TP 5 Will Grice
Upper Intermediate level
To provide fluency and accuracy speaking practice in a conversation in the context of feelings.
To provide MFPA for some expressions that can be used to talk about feelings.
To provide proper feedback for the language the Ss produce in their speaking practice.
To further develop Ss listening skills.
Procedure (38-44 minutes)
I will have a few sentences written down on my slideshow that I will read out to my students that describe how I am feeling in the moment. I will then ask the Ss what am I describing in the sentences (my feelings).
I will play and audio track from the coursebook that has different speaker describing the emotions they feel in different scenarios.
I will cover 7 expressions; 5 of them are fixed expressions and the other 2 are non-fixed expressions. The expressions are: 1. I get stressed out... CCQ: What is the difference between stressed and stressed out? (Stressed out is when you can not handle any more stress) Form: Normally will be followed by what stresses you out, but can be used as its own sentence. Pron: The expression has 4 syllables and "stressed" carries the stress in the sentence, with the first syllable carrying the stress in "stressed". 2. I just can't stand it... CCQ: What emotion do I feel here? (Anger or frustration) Form: Normally will be followed by what you can't stand, but can also be used as its own sentence. Pron: The expression has 5 syllables, with "can't" and "stand" carrying the stress. 3. I find fishing very relaxing/ boring/ exciting/ etc. CCQ: Can I use this expression with any action and feeling? (Yes) Does the subject have to be "I"? (No, you can use you, we, they, etc.) Form: Subject + verb (find) + object + feeling. Pron: You will stress the object (fishing) and the feeling. 4.Movies make me very happy. CCQ: Can I use this expressions with other objects and feelings? (Yes) Form: Object + verb (makes) + subject + feeling. Pron: The expression has 8 syllables and you will stress "movies" on the first syllable and "very". 5. There's no point in getting so mad about it. CCQ: Do I think it is a good idea to be mad? (No) Form: There's no point in getting can be used with any feeling, but is most often used with 'negative' emotions. Pron: You will stress "point" on the first syllable and what ever feeling you are describing, in this case "mad". 6. Why do you feel this way? CCQ: Do you think this is a good response? (Yes) What does this show? (Interest) Form: Can be used to explicitly talk about an emotion, i.e. Why do you feel so angry? Pron: The expression has 6 syllables and you will stress "feel". 7. What is troubling you? CCQ: Is who I'm talking to feeling happy or sad? (Sad) Form: Will be used before someone tells you what they are feeling, typically a 'negative' emotion. Pron: The expression has 5 syllables and the stress falls on the first syllable of "troubling".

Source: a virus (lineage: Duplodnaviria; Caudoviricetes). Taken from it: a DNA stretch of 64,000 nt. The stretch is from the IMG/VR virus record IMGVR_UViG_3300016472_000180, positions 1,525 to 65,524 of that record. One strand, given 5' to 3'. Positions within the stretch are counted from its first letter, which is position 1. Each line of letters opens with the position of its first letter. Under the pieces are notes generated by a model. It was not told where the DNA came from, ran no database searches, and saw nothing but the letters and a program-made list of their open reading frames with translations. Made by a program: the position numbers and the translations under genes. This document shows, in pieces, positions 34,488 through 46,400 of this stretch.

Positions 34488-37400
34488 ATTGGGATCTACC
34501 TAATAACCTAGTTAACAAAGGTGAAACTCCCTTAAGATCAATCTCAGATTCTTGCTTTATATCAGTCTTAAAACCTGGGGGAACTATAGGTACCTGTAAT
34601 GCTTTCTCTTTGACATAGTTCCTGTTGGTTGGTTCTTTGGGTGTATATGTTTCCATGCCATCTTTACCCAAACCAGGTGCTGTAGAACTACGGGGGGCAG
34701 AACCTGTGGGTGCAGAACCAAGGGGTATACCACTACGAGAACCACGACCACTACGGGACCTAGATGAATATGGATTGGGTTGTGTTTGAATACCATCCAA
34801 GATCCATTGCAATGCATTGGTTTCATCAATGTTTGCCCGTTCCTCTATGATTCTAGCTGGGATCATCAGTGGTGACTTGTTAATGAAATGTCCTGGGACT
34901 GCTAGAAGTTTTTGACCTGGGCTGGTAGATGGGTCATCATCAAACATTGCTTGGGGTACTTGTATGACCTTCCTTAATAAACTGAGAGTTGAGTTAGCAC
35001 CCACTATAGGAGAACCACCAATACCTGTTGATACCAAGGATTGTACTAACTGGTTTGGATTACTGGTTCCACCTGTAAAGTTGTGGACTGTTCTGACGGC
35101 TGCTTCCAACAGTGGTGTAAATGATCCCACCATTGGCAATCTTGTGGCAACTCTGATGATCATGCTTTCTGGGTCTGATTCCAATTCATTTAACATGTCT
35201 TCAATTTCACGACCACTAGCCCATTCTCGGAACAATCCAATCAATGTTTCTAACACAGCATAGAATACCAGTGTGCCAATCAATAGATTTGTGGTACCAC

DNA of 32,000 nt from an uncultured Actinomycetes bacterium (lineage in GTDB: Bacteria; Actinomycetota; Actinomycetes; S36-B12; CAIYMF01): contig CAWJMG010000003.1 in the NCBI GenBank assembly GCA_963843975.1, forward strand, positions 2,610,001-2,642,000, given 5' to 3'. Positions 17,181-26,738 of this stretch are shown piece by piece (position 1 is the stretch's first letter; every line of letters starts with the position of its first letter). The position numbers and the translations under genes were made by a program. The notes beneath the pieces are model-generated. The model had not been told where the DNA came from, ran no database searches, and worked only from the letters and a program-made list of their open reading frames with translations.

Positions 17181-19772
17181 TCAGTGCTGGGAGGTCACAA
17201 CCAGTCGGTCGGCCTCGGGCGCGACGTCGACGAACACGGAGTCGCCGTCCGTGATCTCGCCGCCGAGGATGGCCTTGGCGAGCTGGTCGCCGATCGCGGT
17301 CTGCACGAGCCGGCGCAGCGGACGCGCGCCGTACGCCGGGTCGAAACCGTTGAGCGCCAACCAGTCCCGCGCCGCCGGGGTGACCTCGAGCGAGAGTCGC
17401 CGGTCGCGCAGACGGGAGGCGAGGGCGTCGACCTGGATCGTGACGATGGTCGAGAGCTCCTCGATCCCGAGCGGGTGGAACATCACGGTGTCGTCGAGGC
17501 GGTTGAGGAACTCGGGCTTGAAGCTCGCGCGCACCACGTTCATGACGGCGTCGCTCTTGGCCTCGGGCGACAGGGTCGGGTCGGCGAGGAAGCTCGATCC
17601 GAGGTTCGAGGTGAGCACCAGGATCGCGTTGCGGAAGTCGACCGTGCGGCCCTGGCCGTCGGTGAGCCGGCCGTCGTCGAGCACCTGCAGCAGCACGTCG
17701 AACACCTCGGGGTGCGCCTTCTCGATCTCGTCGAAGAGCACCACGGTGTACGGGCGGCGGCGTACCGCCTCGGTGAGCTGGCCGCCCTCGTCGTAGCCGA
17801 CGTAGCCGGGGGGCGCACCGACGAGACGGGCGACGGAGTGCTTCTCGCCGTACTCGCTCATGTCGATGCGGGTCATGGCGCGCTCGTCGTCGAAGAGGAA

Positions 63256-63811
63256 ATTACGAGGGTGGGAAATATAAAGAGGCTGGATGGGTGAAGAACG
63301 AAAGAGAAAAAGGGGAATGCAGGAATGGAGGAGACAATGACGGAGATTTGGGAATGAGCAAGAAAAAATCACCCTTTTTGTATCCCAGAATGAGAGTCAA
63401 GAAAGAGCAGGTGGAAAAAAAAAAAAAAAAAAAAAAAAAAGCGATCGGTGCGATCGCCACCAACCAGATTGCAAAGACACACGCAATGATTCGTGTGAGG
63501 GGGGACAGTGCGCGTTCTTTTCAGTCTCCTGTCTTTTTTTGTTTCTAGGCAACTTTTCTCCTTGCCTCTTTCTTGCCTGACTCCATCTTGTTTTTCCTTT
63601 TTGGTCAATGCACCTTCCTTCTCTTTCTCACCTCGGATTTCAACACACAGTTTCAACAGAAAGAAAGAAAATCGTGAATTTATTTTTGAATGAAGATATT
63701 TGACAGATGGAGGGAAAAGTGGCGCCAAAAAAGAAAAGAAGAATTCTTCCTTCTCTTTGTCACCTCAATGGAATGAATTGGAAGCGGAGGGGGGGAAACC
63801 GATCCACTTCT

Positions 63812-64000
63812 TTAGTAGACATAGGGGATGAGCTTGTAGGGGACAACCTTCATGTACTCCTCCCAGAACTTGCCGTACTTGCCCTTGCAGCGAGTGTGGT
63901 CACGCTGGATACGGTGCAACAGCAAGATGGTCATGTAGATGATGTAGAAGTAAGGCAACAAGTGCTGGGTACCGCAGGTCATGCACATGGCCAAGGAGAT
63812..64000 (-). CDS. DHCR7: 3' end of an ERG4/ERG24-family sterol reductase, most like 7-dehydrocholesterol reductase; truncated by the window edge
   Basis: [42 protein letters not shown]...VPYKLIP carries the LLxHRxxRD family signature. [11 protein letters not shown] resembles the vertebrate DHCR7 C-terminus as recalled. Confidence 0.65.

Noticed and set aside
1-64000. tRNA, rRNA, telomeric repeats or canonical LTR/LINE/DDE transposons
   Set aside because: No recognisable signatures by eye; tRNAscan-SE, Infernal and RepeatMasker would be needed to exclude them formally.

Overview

Ss will take some time to think of situations that make them feel happy, sad, embarrassed, angry, and why they feel that way. (2 min) Ss will be put in pairs and will have 5 minutes to share with their partner, each taking turns. After 5 minutes, Ss will switch partners and repeat the process. (10 min) After the Ss have finished and we return back as a class, I will perform any feedback needed. (2-3 min)
Ss will be doing a roleplay scenario, where one person is the therapist and the other is a patient. The patient will have to talk about trouble they have with a relationship or work, and the therapist will have to show interest by asking questions to the patient. (5 min) After 5 minutes, the Ss will switch partners, with whoever was a therapist now having to be a patient and vice versa. (5 min)
I will cover any good and bad language I heard during the second task, while also covering any other language I did not get the chance to go over in the first task.